``That sentence has probably never been said in the English language before,'' Miriam responded.

Dale planned to make lists of household chores that he had always taken care of, like what needed doing in the gardens in late fall. The family talked about where to put Dale's bed when he became too weak to climb the twisted, narrow staircase to his and Ruth's second-floor bedroom.

The phone rang constantly with calls and prayers from friends, and the mailbox kept filling up with well wishes - even some from church members who opposed Dale's peace work. Ruth figured they got about 350 cards and letters in the two months after the diagnosis.

On November 30, the family gathered in the living room with its low, wood-beamed ceiling, foot-wide floorboards and heavy wood furniture. Dale sat in his recliner; Ruth, Daniel, Maren, Miriam and Miriam's husband Chuck filled the couch and the two wooden rocking chairs surrounding the glass-topped metal table.

Dale opened Dostoyevsky's The Idiot and read a passage he'd discovered while studying at the University of Chicago.

In the scene, Prince Myshkin tells of a man who has been sentenced to death and is being led to the scaffold. He has just five minutes left to live.

``He told me that those five minutes seemed to him an infinite time, a vast wealth; he felt that he had so many lives left in those five minutes that there was no need yet to think of the last moment. ...'' Dale read in his patient, measured monotone.

``... But he said that nothing was so dreadful at that time as the continual thought, `What if I were not to die! What if I could go back to life - what eternity! And it would all be mine! I would turn every minute into an age; I would lose nothing, I would count every minute as it passed, I would not waste one!' ''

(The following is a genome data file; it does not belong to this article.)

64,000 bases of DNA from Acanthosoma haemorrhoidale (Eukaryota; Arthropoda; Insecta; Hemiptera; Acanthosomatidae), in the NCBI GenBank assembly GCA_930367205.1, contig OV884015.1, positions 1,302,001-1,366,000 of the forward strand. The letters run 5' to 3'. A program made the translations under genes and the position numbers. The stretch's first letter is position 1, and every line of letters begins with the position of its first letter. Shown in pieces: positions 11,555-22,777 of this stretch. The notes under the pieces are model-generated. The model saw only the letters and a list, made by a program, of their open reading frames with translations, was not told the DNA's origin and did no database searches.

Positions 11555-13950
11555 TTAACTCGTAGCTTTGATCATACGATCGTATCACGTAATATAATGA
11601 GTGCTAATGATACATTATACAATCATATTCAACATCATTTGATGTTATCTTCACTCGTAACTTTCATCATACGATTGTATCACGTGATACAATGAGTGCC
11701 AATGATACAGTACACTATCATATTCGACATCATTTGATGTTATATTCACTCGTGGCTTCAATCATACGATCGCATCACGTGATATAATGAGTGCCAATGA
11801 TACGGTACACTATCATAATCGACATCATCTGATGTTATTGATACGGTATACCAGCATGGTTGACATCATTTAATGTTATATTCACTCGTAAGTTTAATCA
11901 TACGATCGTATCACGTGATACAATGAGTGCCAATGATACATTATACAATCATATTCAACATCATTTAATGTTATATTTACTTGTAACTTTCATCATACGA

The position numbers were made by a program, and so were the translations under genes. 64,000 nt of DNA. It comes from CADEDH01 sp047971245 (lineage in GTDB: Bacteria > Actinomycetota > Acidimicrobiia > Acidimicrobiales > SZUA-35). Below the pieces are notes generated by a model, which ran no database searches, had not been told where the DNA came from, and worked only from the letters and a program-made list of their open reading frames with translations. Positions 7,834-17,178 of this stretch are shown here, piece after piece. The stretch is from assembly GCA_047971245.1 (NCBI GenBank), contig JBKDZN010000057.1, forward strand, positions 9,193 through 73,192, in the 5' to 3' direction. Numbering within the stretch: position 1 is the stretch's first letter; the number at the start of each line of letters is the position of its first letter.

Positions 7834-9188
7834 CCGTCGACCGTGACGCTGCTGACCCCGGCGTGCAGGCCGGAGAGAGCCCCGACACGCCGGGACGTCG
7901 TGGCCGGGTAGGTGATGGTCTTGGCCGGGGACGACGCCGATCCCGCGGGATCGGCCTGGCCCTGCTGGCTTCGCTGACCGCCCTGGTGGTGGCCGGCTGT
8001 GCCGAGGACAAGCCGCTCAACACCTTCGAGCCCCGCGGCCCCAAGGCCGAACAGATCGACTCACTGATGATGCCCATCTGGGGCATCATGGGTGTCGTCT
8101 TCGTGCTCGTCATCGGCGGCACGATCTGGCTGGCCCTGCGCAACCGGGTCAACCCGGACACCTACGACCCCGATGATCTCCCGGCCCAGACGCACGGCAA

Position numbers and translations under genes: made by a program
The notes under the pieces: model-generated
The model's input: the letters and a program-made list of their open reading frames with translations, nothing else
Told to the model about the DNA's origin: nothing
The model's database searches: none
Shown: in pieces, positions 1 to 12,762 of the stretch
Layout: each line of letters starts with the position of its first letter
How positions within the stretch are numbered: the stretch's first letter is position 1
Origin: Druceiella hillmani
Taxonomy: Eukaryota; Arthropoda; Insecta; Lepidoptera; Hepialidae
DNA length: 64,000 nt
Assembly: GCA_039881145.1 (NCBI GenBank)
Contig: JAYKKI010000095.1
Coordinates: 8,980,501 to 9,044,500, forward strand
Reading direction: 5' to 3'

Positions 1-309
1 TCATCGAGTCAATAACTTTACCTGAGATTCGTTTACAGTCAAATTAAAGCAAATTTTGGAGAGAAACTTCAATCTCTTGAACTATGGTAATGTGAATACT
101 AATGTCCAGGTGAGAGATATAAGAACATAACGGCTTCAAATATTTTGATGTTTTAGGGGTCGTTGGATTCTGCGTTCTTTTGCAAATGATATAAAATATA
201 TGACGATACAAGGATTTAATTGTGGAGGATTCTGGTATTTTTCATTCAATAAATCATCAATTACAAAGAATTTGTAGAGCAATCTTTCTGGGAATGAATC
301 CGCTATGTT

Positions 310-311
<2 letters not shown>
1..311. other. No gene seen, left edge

The five minutes pass, and the man is given a reprieve. But Myshkin's friend does not keep his promise. Dale was living in those five minutes.

``I felt sort of a new connection with that passage,'' he said. ``There was a lot in my experience in the first weeks [of] living very intently, very purposefully.''

From Dale Aukerman's journal: Tuesday, March 18 [1997]. An insect was crawling over the back of my neck. I tried to remove it. Then it was on the back of my hand, and I flicked it onto the table and crushed it. The body had yellow and black stripes. I felt bad right afterward that I had not taken it alive outside. I am being given an opportunity to live longer, but I had not given that to the insect. Several more of the same unfamiliar species has appeared in the house since then, and I have taken them outside.

As family members arranged their lives around Dale's impending death, they investigated ways to help him live. They considered chemo and radiation therapy, and homeopathic remedies popular in Ruth's native Germany.

One doctor advised against chemotherapy.

Two others, Maren said, were ready to hook Dale up to chemo right away, as if any side effects would be only a nuisance.

Another met with Dale, Daniel and Maren for about two hours and laid out the good and bad of chemo, medicine that poisons cells - healthy and cancerous - and can make hair fall out, damage the stomach lining or wipe out red blood cells, which carry oxygen and carbon dioxide in and out of the body.